Registration Dossier

Administrative data

Endpoint:
epidemiological data
Type of information:
read-across based on grouping of substances (category approach)
Adequacy of study:
supporting study
Reliability:
2 (reliable with restrictions)
Rationale for reliability incl. deficiencies:
secondary literature
Remarks:
Review epidemiological study
Justification for type of information:
Read across from the methacrylic metabolite donor substance
REPORTING FORMAT FOR THE ANALOGUE APPROACH
see attached category document

1. HYPOTHESIS FOR THE ANALOGUE APPROACH
see attached category document, chapter 1.1

2. SOURCE AND TARGET CHEMICAL(S) (INCLUDING INFORMATION ON PURITY AND IMPURITIES)
see attached category document, chapter 1

3. ANALOGUE APPROACH JUSTIFICATION
see attached category document, chapter 5 (Toxikokinetics) and endpoint specific chapters

4. DATA MATRIX
see attached category document, endpoint specific chapters

Data source

Reference
Reference Type:
review article or handbook
Title:
Critical review of the epidemiology literature on the potential cancer risks of methyl methacrylate.
Author:
Tomenson JA, Carpenter AV, Pemberton MA
Year:
2005
Bibliographic source:
International Archives of Occupational and Environmental Health [Int. Arch. Occup. Environ. Health], 78(8): 603-612

Materials and methods

Study type:
cohort study (retrospective)
Endpoint addressed:
carcinogenicity
Principles of method if other than guideline:
The review focused on epidemiological studies in those parts of the manufacturing industry which had historically occupational exposure to high concentrations of MMA - manufacturing of cast acrylic sheet. The papers used in the review were mainly identified searching relevant scientific databases, e.g. Medline, but in addition three so far unpublished industrial studies were reviewed - two cohort studies and a nested case-control study.
GLP compliance:
not specified

Test material

Reference
Name:
Unnamed
Type:
Constituent

Results and discussion

Results:
In one cohort of workers occupationally exposed to high concentrations of MMA and ethyl acrylate (EA) (manufacturing of acrylic sheet) the authors reported an increased risk of colorectal cancer. An assessment of cumulative exposure to MMA indicated that the excess of colon cancer occurred primarily in the group with the highest exposure. This was, however, not the only cohort with an excess of colon cancer. Another excess of colon cancer deaths occurred among workers who had at most only marginal occupational exposure to MMA. And also, in large cohorts in other studies, partly with comparably high exposures, no evidence of a causal relationship between colorectal cancer and MMA exposure was found. One other study reported an excess but without relationship to MMA exposure.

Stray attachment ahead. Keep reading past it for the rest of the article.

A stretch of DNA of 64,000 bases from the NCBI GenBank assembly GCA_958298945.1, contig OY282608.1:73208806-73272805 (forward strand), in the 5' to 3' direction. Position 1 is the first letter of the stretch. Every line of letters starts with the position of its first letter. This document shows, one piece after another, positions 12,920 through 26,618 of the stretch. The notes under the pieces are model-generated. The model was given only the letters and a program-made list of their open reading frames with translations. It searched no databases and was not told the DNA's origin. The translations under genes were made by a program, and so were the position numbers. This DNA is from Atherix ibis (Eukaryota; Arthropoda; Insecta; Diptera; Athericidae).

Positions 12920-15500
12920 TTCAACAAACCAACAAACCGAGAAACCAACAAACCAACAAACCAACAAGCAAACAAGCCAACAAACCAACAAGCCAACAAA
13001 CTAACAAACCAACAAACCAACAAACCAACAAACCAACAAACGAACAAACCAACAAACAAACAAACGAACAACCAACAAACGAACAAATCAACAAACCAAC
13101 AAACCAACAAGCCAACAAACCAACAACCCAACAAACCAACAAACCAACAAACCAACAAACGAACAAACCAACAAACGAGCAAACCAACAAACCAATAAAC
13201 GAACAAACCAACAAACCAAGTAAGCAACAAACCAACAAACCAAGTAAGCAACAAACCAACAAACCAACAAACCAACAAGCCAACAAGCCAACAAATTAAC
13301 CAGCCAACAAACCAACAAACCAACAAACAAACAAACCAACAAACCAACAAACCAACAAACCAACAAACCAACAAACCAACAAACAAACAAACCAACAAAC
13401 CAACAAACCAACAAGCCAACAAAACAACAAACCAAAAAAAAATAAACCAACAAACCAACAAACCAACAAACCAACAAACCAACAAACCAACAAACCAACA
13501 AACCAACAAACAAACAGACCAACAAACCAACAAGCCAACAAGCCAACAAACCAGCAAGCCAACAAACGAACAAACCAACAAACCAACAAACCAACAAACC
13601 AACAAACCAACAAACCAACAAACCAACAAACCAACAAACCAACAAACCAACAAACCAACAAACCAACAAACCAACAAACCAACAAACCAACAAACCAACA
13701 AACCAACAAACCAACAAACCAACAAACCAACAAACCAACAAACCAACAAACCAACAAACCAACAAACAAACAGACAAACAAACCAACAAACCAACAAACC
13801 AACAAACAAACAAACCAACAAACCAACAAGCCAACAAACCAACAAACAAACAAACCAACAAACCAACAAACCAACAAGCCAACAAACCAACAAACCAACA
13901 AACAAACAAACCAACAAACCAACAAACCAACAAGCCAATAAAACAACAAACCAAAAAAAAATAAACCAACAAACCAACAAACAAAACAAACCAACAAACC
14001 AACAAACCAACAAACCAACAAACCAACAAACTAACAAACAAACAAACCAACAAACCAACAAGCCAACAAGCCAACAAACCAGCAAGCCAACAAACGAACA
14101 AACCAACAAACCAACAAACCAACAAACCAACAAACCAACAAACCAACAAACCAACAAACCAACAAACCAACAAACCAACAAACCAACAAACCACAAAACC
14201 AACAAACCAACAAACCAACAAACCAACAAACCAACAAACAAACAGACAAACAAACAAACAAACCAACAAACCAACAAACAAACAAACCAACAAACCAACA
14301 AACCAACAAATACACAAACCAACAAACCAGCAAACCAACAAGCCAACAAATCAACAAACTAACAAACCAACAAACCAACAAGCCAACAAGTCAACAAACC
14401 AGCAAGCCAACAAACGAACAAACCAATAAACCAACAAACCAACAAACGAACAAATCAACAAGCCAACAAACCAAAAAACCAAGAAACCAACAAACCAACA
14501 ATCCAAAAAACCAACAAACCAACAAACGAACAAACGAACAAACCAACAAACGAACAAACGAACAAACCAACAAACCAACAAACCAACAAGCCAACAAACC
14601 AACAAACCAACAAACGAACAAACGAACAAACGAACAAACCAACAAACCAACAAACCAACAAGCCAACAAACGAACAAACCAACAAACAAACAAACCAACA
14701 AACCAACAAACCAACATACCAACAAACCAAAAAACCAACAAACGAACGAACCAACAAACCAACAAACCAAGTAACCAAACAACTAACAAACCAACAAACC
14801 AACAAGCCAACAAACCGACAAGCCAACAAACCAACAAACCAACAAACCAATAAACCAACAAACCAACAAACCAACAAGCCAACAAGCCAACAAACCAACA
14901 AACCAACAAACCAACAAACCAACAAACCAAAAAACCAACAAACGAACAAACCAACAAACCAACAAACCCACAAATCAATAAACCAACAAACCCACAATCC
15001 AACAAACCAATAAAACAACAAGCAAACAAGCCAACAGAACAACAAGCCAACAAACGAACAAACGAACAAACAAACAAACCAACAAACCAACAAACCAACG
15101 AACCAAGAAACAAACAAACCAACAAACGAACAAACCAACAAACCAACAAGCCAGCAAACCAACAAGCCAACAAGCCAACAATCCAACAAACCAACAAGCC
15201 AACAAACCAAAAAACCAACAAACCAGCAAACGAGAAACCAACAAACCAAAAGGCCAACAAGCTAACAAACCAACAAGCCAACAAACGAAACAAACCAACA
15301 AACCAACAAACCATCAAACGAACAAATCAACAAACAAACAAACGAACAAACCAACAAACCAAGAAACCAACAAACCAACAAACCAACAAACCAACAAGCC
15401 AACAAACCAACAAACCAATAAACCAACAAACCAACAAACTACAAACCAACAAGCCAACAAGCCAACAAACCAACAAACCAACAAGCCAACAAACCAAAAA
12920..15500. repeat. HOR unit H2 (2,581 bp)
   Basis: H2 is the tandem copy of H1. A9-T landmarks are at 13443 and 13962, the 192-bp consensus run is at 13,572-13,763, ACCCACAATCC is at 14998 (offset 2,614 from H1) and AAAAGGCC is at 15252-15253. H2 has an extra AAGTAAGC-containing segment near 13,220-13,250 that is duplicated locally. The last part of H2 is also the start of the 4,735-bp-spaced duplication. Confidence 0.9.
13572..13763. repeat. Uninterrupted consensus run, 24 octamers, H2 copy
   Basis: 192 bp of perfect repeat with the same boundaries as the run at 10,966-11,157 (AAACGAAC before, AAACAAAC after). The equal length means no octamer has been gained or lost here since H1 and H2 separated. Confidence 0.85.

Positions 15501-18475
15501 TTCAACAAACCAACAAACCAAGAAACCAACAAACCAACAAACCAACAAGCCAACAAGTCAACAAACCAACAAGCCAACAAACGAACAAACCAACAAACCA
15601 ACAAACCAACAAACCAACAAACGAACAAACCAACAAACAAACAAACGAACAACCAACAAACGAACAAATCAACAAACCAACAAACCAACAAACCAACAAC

The relationship of MMA exposure to other types of cancer was also assessed. Excesses of cancers of the stomach and the respiratory system were observed in some groups. A stringent correlation with high exposure and exposure duration was absent and dietary and lifestyle factors, e.g. smoking, were regarded as the more likely association. These cohorts were not related to the cohorts of acrylic sheet workers who had the apparent increase in colorectal cancer.

Applicant's summary and conclusion

Conclusions:
The objective of the paper was to review and assess available epidemiological information on Methyl methacrylate (MMA). The majority of the data was from publicly available or published sources, but also some unpublished information was used. There were some cohorts of MMA-exposed workers, in which excesses of respiratory, stomach and colorectal cancers had been observed. For all except the cases of colorectal cancer, there was little to suggest that exposure to MMA was responsible. Contributions of lifestyle exposures such as cigarette smoking and diet, which are not accessible for evaluation, are the more likely reason. An excess of colorectal cancer in one group of workers exposed to high levels of MMA and Ethyl acrylate (EA) during the 1930s and 1940s remains unexplained. The review concluded that, because of the lack of consistency in the results of the different studies, the absence of dose response and the absence of carcinogenicity in animal toxicology, there is no convincing evidence that exposure to MMA causes cancer in humans.